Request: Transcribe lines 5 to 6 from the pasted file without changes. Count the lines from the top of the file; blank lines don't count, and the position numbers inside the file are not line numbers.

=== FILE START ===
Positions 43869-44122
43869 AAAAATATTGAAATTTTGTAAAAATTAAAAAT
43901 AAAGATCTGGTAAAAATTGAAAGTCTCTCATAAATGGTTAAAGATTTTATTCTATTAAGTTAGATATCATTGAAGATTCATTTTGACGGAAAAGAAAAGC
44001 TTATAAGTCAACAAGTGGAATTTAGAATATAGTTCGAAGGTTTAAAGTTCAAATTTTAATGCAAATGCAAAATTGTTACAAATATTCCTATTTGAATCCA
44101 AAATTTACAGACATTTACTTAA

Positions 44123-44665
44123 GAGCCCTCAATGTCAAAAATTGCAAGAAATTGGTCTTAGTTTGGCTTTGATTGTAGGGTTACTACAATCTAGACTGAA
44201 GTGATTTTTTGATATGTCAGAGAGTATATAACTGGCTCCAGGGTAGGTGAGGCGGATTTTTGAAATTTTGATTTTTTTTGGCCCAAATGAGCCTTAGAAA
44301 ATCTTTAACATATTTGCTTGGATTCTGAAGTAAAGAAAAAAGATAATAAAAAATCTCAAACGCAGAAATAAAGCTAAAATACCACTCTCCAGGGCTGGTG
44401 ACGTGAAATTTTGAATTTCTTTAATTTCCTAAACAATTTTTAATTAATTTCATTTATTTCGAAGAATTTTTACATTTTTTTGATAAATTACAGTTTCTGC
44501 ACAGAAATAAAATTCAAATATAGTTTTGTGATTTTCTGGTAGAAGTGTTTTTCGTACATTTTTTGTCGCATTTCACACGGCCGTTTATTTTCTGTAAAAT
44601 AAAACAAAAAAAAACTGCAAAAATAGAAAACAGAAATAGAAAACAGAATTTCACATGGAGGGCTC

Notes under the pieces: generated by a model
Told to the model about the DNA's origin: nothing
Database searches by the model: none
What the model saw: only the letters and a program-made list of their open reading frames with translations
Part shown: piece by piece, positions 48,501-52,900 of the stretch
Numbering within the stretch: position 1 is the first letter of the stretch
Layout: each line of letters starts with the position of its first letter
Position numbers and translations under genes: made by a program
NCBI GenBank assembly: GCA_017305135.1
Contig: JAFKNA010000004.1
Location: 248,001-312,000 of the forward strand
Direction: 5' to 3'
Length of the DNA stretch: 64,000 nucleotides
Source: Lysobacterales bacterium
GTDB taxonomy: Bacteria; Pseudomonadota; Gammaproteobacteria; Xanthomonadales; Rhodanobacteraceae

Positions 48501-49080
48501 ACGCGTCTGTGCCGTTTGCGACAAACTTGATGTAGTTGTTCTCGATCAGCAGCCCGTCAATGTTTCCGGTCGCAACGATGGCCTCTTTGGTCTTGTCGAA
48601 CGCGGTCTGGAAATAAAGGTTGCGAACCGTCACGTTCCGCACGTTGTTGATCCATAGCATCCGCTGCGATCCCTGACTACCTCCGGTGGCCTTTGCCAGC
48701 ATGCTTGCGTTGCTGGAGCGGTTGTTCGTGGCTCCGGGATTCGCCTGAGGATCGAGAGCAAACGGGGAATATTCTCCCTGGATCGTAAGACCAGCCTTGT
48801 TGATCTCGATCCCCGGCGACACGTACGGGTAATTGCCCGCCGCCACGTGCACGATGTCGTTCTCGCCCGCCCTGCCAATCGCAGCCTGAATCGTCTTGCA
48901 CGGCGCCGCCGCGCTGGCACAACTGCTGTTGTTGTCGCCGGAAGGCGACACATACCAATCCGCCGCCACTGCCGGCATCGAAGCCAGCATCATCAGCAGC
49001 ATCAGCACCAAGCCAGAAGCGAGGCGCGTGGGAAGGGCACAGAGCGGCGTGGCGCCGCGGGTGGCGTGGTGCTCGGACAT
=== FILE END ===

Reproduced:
44101 AAATTTACAGACATTTACTTAA

Positions 44123-44665